Being honest, sometimes… many times actually… I struggle with trusting God in a world that seems bent on taking away everything I love and value.  While I am responsible for all of the choices and ramifications of the personal decisions I have made in my life, there are also many areas in which I feel a bit helpless and undeserving of the problems that exist.  People do not choose to be born into a poverty-stricken environment.  Nobody volunteers to become a victim of human trafficking or signs up on a waiting list for cancer.  These are all repercussions of choices made by the wasteland wanderers all around us, both past and present.  It is a wise and kind God who created a world full of choice and opportunity, and He has withheld nothing including the life of His own Son to make this world and the life to come a better place.

So to the end game… God does not need an apologist.  He didn’t create sin or its consequences.  He created free will and we made all of the choices from that point forward.  He still intervenes, listens to our prayers, and often answers them.  But for Him to make the world perfect He would have to remove us from the equation.  Don’t allow these temporary struggles, as great as they may seem, to alter your view of the loving God who crafted you.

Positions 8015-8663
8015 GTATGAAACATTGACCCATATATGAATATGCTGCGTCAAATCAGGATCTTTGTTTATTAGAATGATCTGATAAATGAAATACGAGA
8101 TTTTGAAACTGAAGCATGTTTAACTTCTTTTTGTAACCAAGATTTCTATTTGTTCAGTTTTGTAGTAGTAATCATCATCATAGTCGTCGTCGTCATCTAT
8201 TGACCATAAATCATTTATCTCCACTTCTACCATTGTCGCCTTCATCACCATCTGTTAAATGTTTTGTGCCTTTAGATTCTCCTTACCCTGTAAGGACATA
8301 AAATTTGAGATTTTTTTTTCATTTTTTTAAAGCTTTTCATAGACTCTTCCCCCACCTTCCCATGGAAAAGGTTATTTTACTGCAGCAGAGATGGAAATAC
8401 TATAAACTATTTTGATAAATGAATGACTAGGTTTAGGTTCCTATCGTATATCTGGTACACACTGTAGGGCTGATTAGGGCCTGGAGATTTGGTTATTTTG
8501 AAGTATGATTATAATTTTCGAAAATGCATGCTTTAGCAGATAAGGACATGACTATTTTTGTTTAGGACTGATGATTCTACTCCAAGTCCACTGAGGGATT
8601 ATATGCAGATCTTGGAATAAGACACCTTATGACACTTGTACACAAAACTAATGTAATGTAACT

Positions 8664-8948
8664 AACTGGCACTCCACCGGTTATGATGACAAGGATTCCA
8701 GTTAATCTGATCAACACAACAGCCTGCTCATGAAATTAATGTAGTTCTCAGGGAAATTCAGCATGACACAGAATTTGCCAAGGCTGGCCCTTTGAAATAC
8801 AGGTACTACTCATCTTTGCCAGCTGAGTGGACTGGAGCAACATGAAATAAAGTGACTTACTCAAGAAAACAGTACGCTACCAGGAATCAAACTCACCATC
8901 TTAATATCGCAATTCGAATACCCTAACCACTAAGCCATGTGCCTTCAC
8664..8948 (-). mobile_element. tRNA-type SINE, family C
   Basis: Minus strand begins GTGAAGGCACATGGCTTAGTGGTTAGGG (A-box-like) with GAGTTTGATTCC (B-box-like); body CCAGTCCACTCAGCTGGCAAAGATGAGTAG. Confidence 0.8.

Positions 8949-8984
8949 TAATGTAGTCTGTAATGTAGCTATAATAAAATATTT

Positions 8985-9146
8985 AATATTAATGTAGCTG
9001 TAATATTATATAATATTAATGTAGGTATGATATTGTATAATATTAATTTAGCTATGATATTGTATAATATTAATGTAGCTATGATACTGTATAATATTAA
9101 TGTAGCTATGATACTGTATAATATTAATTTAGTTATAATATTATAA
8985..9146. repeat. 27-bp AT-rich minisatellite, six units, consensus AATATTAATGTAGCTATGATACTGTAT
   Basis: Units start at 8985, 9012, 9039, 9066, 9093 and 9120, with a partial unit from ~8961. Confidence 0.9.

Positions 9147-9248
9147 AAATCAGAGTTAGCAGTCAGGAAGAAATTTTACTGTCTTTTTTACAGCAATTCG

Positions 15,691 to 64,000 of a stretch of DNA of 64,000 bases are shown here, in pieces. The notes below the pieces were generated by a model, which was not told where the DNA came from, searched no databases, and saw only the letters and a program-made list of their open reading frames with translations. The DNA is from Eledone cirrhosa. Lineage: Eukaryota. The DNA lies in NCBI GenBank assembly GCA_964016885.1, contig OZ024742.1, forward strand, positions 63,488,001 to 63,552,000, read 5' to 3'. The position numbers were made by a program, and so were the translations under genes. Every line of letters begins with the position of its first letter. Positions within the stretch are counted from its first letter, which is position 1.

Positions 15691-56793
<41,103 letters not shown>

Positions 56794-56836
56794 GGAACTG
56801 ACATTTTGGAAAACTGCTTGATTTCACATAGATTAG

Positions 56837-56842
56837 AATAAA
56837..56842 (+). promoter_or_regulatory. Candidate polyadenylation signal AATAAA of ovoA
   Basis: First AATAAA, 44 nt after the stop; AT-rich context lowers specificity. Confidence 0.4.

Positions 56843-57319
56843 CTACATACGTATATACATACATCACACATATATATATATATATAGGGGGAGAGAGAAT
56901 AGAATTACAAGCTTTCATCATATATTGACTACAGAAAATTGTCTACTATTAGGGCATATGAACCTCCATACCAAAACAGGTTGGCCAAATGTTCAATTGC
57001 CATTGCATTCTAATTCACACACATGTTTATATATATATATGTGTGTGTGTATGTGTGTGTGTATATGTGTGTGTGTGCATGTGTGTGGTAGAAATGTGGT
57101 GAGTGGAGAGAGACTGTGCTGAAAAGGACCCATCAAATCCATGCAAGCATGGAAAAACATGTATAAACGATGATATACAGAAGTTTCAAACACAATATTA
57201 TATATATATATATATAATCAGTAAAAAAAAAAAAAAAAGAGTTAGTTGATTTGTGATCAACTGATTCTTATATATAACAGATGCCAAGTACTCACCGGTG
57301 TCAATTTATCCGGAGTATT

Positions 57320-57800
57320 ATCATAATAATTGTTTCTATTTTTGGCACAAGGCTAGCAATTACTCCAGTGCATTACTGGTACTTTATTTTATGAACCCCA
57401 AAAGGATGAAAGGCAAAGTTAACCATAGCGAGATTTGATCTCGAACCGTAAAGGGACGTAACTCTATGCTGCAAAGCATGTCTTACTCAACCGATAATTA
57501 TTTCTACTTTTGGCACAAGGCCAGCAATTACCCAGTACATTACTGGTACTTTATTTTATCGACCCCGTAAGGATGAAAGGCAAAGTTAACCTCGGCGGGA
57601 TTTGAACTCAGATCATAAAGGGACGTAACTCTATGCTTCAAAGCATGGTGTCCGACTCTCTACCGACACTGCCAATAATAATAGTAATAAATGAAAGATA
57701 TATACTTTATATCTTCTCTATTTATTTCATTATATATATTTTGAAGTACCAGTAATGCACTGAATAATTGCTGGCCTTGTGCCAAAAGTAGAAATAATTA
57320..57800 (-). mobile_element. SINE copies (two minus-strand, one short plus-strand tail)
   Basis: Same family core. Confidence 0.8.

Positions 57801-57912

The great thing about Fallout is also its curse… your time spent in the wasteland will be whatever you make of it.  Whether you start ahead or behind, ultimately the journey you choose to take and the attitude you bring with you will determine your level of satisfaction.  If you are expecting a ride without bumps you should plan on being disappointed often.  If you think nobody will ever betray or fail you and your enjoyment/contentment will require that to be true… you should probably stick to a single-player game and leave this one alone.  But we do have a guarantee in the wasteland.  The One who will never leave you or forsake you will be by your side for the entire experience.  From one vault dweller to the next… it’s the only way to travel.

John 16:33 These things I have spoken to you, that in Me you may have peace. In the world you will have tribulation; but be of good cheer, I have overcome the world.”